New Sainsbury's tills infuriate customers

Shoppers weigh in with complaints


LONDON - JULY 3: View of a shopping trolley and aisle at a Sainsbury's supermarket on July 3, 2014 in London, UK. Sainsbury's is

Sainsbury's shoppers are up in arms over changes to its self-service tills that were supposed to make them quicker to use.

The supermarket has introduced new card-only checkouts in a number of its stores that, say customers, won't allow them to buy weighed items and don't provide an option for customers using their own bags.

"Please can your self-service machines have a 'weigh bags' option? I like being able to pack before I've paid, esp frozen stuff," complains one shopper on Twitter.

"At least put a sign up so customers don't get half way through basket & realise they have to use another till to weigh things," adds another.

Shoppers leaving 'millions' behind at self-service tills

One customer points out that the new tills don't ask for ID when buying restricted goods - potentially breaking the law.

And another, York City councillor Ashley Mason, has queried whether Sainsbury's consulted properly with partially sighted people before introducing the new tills.

However, Sainsbury's has defended the new self-service checkouts, claiming that shoppers have plenty of other options in its stores.

"We've introduced card-only tills in over 20 convenience stores and supermarkets to offer customers even more choice and help them shop more easily and quickly," it says in a statement to the press.

"These are, of course, in addition to manned tills and colleagues are also always available to assist customers with their shopping."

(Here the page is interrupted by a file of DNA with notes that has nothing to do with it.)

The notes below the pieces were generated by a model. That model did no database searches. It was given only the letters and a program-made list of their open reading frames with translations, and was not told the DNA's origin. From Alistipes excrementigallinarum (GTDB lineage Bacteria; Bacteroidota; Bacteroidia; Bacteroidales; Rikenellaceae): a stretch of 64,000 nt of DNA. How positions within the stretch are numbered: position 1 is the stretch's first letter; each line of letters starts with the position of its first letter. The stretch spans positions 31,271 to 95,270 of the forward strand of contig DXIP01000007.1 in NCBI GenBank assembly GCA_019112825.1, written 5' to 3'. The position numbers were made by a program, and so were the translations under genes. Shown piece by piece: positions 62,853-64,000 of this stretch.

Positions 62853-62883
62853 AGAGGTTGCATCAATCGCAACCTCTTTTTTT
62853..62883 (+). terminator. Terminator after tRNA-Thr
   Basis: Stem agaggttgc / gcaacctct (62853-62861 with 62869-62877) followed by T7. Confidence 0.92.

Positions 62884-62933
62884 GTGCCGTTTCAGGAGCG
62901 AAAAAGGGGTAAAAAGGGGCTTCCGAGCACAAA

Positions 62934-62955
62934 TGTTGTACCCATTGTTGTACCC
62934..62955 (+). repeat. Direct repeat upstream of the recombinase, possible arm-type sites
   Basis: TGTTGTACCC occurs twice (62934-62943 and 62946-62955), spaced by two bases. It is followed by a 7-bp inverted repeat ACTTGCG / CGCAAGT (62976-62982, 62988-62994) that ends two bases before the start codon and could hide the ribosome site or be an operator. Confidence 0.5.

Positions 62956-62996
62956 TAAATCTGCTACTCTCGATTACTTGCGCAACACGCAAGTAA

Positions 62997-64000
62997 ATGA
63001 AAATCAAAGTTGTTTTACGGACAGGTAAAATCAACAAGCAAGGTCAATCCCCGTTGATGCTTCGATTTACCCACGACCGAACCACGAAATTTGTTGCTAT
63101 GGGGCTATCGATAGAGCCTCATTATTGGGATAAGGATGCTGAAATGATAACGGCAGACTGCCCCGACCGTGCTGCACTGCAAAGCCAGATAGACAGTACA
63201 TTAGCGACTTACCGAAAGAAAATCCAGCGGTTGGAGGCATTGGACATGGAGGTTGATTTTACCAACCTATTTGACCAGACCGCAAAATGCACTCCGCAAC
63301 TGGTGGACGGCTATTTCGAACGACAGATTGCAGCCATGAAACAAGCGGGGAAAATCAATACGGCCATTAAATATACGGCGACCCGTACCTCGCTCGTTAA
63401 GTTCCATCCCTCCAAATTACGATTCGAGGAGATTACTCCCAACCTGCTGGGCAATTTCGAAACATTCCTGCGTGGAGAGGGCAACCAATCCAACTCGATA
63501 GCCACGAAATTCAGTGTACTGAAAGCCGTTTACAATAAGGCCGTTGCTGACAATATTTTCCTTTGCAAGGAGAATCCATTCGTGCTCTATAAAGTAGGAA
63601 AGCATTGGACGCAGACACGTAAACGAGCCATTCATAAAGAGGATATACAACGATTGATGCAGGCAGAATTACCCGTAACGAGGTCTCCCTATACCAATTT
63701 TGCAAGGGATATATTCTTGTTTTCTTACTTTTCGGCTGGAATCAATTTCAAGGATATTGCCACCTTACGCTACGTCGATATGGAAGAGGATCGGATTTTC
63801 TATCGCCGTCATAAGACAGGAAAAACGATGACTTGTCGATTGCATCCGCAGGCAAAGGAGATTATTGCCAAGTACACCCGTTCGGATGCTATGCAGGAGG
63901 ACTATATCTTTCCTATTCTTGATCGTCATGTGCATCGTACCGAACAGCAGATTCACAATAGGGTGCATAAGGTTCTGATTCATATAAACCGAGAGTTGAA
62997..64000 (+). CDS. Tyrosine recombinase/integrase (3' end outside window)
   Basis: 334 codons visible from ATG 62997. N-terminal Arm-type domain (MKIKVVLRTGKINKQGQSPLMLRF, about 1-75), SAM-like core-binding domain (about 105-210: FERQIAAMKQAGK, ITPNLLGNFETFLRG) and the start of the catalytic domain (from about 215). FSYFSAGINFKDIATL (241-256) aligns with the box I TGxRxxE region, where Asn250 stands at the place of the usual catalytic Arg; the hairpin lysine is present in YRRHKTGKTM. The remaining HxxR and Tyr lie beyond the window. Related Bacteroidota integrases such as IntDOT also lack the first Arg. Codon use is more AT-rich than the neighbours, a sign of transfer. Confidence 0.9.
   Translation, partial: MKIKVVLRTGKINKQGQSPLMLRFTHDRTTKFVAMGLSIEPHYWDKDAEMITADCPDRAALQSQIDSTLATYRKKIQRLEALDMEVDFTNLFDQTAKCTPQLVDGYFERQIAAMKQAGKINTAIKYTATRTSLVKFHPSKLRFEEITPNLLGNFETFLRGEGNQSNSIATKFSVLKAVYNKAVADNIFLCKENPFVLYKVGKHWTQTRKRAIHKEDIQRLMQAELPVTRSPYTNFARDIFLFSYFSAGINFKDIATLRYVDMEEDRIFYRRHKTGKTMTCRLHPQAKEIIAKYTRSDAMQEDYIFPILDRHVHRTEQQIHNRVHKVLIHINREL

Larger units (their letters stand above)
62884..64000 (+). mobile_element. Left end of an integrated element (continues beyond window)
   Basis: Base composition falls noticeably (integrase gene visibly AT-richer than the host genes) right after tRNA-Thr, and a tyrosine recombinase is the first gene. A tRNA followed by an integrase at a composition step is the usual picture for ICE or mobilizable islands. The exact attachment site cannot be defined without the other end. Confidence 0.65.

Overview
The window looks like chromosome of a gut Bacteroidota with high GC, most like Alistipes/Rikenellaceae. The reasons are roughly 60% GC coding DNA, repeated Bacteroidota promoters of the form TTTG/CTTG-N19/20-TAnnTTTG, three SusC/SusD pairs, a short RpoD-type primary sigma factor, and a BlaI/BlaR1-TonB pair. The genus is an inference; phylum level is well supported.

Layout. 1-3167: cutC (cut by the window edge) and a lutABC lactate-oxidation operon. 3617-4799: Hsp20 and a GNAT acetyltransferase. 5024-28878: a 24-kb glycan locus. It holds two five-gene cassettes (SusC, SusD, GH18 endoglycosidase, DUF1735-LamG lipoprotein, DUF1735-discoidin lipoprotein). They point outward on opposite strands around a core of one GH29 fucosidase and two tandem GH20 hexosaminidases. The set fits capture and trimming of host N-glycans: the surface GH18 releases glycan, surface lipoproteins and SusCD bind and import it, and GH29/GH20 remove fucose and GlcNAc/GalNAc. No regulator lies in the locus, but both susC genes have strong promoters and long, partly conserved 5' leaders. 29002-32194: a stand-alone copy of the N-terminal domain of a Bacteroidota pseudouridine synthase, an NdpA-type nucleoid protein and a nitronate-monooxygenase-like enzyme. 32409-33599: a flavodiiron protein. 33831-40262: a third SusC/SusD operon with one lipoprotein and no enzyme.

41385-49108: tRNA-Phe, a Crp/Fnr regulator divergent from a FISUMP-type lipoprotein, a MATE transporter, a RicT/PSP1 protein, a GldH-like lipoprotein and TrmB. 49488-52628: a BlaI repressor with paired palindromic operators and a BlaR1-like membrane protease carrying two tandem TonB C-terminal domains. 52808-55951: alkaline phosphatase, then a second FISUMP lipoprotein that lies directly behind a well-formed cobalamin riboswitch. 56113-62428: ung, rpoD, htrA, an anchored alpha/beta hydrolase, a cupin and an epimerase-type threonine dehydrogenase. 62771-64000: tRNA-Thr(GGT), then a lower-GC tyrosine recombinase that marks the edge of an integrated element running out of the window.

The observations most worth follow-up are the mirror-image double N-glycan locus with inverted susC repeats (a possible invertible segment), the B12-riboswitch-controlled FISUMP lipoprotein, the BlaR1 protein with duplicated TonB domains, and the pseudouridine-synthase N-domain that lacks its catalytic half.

Are self-service tills really turning us into criminals?

There are now around 42,000 self service tills across the country, with the number rising all the time. But while supermarkets claim that they are all about customer convenience, the customers themselves aren't so sure.

A survey two years ago indicated that an overwhelming 93% of people dislike them, believing they are slower, less reliable and less pleasant than dealing with a human being.

And while supermarkets persist, with the aim of saving money, that may not be working either. Research from the University of Leicester has revealed that the amount of stolen groceries doubles when self-service tills are introduced.

The reason, says Dr Matt Hopkins, is that the technology gives shoppers 'ready-made excuses' for not scanning their shopping properly - behaviour that Sainsbury's new tills are only likely to encourage.

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